Withdrawing an Accepted Story or We’ll Always Have Paris

I’ve withdrawn an accepted story – crazy, right?
I continue to walk the path of traditional publication, because it suits me. There are so many exciting genre and literary publications out there to submit to. More than I could ever write stories for. I like working with editors, and even slush readers. The term “gatekeepers” isn’t a dirty word to me. Sure they may have their preferences, but these people put their eyeballs on more stories in a month than I read in a year.
The majority of editors I deal with are doing what they do for the love of a great story (the same reasons that I’m writing). Even in my slender experience working with editors over galleys, I’ve learned new skills and techniques that I can apply to the next story.
But there are pitfalls, too. Editors, like the rest of us, are human. They have day jobs and families and a million other commitments. Early in 2013 I sold a story to a certain market, I signed the contract and then waited for galleys, publication, and eventual payment. This is usually a slow boat, and I know that, but after a year passed with no word of a planned publication date for the anthology my story was to appear in, I began to get a little frustrated.
This is the reason contracts are so useful. The contract I signed was a basic one and included a reversion clause (most do, but after this experience, I’ll be making sure all my contracts have one). A reversion clause basically states that if the publisher fails to publish said story in a specific amount of time (usually 12-18 months), all the rights revert back to the writer.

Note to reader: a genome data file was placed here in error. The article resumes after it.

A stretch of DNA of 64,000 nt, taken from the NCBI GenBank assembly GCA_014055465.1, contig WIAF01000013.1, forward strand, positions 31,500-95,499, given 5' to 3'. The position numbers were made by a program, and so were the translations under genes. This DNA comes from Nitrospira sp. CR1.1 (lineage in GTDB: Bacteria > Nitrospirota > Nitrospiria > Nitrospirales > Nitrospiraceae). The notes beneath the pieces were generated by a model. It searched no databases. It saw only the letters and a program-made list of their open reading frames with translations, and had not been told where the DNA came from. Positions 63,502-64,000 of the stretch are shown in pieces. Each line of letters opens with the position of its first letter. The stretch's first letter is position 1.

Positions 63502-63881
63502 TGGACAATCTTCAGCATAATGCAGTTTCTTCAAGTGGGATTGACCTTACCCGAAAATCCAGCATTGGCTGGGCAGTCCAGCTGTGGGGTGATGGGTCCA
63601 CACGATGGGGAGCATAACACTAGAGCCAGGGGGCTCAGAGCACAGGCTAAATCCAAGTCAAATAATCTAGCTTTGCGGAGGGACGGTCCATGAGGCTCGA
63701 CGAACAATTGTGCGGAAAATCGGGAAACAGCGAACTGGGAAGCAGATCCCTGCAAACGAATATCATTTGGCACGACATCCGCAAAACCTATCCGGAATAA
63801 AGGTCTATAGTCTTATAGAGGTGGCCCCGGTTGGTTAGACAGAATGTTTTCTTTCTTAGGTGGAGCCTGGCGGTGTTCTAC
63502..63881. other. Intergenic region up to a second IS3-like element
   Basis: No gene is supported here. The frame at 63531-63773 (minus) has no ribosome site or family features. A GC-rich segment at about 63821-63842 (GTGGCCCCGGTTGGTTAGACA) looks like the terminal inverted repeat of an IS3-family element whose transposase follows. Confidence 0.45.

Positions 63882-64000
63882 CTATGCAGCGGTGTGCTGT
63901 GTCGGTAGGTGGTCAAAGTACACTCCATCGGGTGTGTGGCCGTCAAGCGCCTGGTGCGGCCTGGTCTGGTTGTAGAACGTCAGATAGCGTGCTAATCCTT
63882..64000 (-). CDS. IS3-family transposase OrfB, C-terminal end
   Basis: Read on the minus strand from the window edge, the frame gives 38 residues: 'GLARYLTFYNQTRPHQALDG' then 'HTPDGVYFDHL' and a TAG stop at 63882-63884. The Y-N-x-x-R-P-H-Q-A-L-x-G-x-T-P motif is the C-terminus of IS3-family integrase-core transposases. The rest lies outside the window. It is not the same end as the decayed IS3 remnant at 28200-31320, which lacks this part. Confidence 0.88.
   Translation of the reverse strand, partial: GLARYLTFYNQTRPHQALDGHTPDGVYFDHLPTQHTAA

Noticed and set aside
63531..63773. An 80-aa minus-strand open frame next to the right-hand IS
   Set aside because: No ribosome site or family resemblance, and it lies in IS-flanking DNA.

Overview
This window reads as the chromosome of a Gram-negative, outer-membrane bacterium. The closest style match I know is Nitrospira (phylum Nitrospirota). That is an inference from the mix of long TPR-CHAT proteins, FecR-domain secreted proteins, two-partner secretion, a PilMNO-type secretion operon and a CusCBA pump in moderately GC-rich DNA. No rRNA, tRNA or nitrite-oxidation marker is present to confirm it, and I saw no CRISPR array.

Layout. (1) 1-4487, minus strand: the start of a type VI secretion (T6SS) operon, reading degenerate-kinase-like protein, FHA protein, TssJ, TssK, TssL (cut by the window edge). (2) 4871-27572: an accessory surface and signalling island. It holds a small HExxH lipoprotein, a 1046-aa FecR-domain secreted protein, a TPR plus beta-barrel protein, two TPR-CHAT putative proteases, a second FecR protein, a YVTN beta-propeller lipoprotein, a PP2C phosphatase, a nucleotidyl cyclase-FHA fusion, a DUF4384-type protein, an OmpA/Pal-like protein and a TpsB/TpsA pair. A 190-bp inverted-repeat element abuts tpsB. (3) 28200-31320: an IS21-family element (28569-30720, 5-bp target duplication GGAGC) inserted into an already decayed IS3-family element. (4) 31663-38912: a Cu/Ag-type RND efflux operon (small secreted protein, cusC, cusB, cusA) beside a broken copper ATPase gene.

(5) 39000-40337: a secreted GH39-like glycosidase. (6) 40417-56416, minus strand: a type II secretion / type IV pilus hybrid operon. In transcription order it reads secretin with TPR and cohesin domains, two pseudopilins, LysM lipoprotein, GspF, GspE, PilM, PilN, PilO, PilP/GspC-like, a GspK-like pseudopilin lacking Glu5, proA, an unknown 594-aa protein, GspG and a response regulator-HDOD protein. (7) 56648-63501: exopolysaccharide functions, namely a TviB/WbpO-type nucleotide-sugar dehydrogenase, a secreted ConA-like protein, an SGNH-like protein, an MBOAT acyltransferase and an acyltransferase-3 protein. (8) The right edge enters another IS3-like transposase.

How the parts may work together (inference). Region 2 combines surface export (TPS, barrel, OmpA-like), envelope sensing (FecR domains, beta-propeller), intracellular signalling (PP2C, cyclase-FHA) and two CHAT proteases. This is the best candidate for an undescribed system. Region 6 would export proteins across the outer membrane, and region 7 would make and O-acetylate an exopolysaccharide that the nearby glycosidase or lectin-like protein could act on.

I was torn. I know writers who have had great experiences with this publication and the editor seems like a stand-up guy. There’s a temptation to just give it a little more time. Part of me wanted to just be nice and let things lie, but I also felt like I was abandoned on the wrong end of a broken promise. Besides, in the turbulent world of small publications, eZines and podcasts, “someday soon” often never comes. Finally, after the twelve months plus an extra month grace period, I decided to take my story back.
Even though I’m beginning the submission process again with this one, I feel better. So much so that I’ve decided to make this a personal policy with all my stories (hopefully won’t come up that much!).

It doesn’t take much to see that the problems of my little stories don’t amount to a hill of beans in this crazy world.

But I believe that – just as I hold myself accountable to treat editors, publishers, and slush readers professionally – I’m going to hold the editors who buy my works to the terms of their own contracts. Since payment is almost always “upon publication,” all a writer has between when a story is bought and when it is published is a promise – So it’s a good idea to make sure that promise is in the form of a contract.

Making a sale is always exhilarating, and when things don’t work out you can remember what Bogart said to Bacall at the end of Casablanca, “We’ll always have Paris.”

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